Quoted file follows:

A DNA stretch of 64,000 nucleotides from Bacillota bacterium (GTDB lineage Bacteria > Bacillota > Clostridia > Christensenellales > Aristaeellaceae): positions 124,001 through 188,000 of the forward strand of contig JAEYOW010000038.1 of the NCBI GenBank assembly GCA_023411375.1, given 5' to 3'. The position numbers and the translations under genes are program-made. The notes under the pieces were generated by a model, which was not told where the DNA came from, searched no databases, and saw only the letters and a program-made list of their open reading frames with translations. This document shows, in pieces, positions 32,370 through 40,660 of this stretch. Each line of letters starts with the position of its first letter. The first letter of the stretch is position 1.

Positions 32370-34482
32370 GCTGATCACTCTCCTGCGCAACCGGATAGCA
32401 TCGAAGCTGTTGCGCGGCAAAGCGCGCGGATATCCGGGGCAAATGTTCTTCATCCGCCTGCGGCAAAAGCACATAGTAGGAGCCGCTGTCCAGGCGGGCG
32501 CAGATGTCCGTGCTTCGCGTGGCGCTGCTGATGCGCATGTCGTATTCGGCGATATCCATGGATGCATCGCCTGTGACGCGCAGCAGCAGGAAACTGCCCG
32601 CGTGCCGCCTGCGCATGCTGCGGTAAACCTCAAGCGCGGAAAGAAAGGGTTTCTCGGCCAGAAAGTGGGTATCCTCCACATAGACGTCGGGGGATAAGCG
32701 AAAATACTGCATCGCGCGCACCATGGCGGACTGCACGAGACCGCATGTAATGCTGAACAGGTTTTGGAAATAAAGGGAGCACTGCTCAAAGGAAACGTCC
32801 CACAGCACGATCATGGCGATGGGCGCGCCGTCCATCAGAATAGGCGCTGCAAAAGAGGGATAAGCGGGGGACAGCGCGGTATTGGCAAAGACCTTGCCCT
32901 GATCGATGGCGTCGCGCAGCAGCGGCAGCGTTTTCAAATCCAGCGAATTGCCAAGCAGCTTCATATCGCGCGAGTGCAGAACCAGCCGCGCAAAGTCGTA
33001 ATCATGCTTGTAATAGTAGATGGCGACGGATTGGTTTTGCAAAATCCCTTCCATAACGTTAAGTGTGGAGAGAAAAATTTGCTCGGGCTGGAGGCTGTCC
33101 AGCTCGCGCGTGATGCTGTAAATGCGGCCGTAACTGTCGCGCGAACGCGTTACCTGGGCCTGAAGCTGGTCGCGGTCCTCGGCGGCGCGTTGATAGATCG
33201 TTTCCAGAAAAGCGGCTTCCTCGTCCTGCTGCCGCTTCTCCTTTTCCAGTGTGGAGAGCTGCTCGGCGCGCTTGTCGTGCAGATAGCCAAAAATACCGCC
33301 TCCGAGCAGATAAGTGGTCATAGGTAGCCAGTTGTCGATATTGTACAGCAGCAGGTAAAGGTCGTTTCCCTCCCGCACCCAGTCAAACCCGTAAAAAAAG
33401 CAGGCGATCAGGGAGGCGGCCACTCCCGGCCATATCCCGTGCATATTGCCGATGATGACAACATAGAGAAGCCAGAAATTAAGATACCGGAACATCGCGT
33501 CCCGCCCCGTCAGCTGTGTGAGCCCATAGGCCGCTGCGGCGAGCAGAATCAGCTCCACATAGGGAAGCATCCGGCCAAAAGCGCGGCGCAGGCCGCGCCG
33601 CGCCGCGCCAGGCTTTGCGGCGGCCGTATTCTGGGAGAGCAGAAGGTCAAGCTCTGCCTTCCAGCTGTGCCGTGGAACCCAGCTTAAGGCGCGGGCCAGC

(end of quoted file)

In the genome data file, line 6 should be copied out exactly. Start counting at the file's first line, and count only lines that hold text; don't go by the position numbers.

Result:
32601 CGTGCCGCCTGCGCATGCTGCGGTAAACCTCAAGCGCGGAAAGAAAGGGTTTCTCGGCCAGAAAGTGGGTATCCTCCACATAGACGTCGGGGGATAAGCG